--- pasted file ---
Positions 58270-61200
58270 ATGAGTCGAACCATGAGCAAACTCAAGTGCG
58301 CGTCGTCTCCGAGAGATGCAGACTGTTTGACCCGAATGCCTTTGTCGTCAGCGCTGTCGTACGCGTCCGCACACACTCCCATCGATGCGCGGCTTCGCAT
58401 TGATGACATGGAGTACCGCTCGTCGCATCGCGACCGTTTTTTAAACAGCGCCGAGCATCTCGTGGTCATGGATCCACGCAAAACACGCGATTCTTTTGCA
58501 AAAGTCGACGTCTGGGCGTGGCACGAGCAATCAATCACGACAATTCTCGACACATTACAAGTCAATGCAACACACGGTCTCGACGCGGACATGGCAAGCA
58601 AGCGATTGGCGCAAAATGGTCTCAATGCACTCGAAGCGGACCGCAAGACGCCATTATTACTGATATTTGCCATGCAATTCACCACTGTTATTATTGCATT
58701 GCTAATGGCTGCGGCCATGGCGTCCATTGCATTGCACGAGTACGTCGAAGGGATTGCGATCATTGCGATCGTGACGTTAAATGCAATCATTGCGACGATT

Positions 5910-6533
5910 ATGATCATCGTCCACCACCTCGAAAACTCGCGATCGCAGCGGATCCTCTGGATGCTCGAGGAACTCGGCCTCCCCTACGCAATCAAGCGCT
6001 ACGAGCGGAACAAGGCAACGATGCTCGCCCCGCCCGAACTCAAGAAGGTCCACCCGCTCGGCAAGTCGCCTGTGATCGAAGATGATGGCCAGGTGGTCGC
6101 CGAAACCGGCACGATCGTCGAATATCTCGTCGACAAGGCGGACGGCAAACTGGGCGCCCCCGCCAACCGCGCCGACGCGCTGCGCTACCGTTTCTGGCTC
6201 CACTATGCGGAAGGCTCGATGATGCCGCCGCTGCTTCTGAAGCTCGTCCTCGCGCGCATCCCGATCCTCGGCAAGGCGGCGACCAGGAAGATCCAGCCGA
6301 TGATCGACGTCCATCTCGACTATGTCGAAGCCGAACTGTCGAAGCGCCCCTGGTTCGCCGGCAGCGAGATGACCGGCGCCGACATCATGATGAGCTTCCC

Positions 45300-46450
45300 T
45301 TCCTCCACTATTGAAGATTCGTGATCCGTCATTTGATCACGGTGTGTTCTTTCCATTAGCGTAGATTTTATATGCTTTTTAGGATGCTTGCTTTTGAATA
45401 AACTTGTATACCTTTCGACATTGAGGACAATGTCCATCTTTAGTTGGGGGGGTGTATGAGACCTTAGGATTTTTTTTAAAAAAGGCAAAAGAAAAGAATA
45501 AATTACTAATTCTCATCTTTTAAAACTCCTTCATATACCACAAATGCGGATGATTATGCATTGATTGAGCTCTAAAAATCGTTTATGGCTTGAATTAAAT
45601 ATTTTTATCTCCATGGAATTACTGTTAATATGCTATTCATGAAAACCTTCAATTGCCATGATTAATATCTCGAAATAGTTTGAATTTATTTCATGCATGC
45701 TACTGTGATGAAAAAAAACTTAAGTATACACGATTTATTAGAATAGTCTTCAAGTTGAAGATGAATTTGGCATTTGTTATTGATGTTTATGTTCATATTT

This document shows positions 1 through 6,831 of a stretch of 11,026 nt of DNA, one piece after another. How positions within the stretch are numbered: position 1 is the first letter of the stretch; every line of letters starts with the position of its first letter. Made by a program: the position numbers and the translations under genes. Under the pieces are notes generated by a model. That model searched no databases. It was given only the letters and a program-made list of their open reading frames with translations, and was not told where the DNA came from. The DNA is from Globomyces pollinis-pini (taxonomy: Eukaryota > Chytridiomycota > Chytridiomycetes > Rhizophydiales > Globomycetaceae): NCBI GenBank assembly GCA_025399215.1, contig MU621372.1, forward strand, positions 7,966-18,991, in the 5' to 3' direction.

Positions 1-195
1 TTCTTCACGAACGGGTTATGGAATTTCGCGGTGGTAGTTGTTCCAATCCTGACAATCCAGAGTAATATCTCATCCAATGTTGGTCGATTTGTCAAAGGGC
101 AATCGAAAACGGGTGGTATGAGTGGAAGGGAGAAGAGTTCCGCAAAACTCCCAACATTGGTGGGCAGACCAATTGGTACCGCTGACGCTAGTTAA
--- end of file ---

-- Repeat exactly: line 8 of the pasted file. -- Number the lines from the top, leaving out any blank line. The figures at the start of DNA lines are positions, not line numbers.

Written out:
Positions 5910-6533